Gita : Ch-2. Slo-61.
Srimad Bhagavad-Gita :
Chapter-2. ( Samkya-yogam)
Slokam-61. (One who restrains his senses and fixes his consciousness upon Me is known as a man of steady / stable intelligence.)
Tani sarvanni samyamya yukta asita mat-parah,
Vase hi yasyendriyanni tasya prajna pratishtita.
tani sarvanni samyamya = keeping under control all those senses;
mat-parah yuktah asita = and keep the mind connected / engaged/ situated with me;
hi = why because;
yasya indriyanni vase = to whom the senses in full subjugation;
tasya prajna pratishtita = his Consciousness is firmly fixed.
Since it has been prescribed to be in control of the senses, one who is self-controlled should sit in a yoga position and meditate on the Supreme Lord. If it were to be asked how does one sit? The right answer is that with the senses under control the mind should be free from any mental activity.
In the previous slokam-s Lord Krishna has stated that the senses are too powerful to subdue by our own efforts. Yet effort should be made repeatedly regardless. Now here he suggests that we subdue our senses by devotion to Him. The word yuktah denotes devotion to Lord Krishna, one whose mind is attuned to Him. Otherwise it is not possible to overcome the senses in any way and maintain it. Mat-parah means one devoted to Lord Krishna. The benefits of one surrendered, attuned and devoted to the Supreme Lord Krishna will be well documented later.
Because the uncontrolled senses are the cause of all disturbance, one with spiritual intelligence seeking transcendence should make their first priority to control ones senses. Then having duly controlled the senses which are troublesome one should be seated or situated in the meditation of maintaining this control. Here the word asita or seated does not refer to literally being seated but rather to being established or situated. This verse concludes on how such a one is seated. If one were to question how is it possible to control the restless senses which are turbulent by nature. Lord Krishna reveals that by devotion of mind and heart unto the Supreme Lord one will surely be able to control the senses. Lord Krishna is present within the heart of all living entities. As Hrisikesa the lord of the senses he is the ultimate object of all meditation. Without meditating on Lord Krishna it is not possible to master the senses. This is absolutely sure and thus the aspirant who follows these instructions has success and none other. So in conclusion one cannot be in transcendent meditation without controlling the senses. And that controlling the senses is not possible without devotion to Lord Krishna. Thus devotion to Lord Krishna can be seen as the essential ingredient assuring all success.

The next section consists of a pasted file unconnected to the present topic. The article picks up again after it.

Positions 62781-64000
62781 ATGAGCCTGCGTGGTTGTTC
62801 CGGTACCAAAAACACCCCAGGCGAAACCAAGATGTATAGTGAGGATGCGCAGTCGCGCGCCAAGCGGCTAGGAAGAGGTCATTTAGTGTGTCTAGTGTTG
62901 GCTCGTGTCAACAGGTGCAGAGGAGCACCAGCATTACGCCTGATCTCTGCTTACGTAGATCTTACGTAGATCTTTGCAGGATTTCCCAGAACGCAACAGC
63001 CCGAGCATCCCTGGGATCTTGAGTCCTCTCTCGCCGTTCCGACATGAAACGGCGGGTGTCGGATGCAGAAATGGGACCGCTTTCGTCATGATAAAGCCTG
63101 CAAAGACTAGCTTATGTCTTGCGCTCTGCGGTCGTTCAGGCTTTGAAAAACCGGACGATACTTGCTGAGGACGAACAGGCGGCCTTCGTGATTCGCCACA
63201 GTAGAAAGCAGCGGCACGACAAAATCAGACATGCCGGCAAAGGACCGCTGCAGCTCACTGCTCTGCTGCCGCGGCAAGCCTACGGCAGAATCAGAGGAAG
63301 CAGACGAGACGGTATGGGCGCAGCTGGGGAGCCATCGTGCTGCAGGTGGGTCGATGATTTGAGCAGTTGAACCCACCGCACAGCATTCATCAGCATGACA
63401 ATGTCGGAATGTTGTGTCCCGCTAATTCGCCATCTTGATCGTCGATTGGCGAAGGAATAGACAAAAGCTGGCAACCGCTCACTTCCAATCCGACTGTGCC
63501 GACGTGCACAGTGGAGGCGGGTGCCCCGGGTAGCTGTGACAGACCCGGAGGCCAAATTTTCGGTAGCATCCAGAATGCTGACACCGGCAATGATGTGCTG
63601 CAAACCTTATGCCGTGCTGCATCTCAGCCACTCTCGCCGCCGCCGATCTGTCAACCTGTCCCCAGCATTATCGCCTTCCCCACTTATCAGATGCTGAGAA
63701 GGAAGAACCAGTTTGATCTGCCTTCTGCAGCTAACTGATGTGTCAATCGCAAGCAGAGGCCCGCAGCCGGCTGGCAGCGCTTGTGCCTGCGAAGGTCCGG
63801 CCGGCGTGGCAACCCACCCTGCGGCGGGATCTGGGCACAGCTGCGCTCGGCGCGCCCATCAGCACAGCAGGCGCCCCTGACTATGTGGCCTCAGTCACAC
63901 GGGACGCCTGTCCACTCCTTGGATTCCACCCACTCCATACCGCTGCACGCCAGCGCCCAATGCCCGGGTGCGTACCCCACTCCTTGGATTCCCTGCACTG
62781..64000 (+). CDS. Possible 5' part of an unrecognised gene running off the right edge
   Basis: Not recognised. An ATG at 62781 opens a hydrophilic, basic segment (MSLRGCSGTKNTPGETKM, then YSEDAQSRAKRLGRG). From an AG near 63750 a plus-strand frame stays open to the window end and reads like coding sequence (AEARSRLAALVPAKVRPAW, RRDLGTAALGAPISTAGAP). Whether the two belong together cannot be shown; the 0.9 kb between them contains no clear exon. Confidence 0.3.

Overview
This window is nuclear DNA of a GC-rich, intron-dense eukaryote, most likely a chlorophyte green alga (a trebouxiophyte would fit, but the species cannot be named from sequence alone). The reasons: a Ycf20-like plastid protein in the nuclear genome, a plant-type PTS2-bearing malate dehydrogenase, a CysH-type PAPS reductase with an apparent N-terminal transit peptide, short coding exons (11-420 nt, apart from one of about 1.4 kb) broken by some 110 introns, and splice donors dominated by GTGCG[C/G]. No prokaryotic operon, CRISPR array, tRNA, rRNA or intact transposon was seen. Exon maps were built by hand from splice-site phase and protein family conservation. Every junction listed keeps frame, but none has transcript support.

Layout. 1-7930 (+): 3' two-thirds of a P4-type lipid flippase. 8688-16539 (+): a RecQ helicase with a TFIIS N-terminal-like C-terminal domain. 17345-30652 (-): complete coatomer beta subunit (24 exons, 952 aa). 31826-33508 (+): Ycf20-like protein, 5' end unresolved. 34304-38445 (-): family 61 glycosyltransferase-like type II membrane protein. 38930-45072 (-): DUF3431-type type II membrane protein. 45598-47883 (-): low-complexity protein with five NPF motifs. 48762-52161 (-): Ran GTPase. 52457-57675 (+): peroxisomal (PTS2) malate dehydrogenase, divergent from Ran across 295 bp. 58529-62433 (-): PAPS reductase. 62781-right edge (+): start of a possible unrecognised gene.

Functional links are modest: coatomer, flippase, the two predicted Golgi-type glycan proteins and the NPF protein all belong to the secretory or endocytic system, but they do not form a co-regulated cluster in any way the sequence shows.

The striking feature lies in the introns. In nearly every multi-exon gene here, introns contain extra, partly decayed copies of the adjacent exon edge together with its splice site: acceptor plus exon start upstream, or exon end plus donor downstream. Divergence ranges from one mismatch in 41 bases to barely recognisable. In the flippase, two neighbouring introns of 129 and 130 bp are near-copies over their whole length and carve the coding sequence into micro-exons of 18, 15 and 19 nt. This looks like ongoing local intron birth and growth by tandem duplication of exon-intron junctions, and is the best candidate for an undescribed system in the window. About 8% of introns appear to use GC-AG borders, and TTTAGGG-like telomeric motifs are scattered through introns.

Whosoever would wish to succeed in overcoming the dichotomous difficulty by the mutual inter-relating dependence of sense control and soul cognition as delineated previously, must certainly master the senses. Which due to their constant craving for pleasure are extremely troublesome to govern. Lord Krishna as the Supreme Lord is instructing to make Him the sole object of ones meditation and thus become established in undisturbed serenity in the ultimate reality. When our minds have been evolved to realising Lord Krishna as the supreme absolute reality all impurities are eradicated and the mind is purified and clear, free from all desires. Now at this stage for the first time the mind is free from all desires. The mind along with the senses completely under control is then capable of achieving cognition of the eternal soul. In the Vishnu Purana XI.VII.LXXIV beginning yatha adniruddhata-sikhah it is written that as a blazing fire fanned by blowing wind burns up dry wood; in the same way Lord Krishna enthroned in the heart burns up all sins of those who link their individual consciousness with the ultimate consciousness in soul cognition. Spiritual intelligence is confirmed in those whose senses are under control. But it must be noted that unless devotion has developed for the Supreme Lord Krishna, whosoever attempts to master the senses by their own might and self effort are all destined to failure.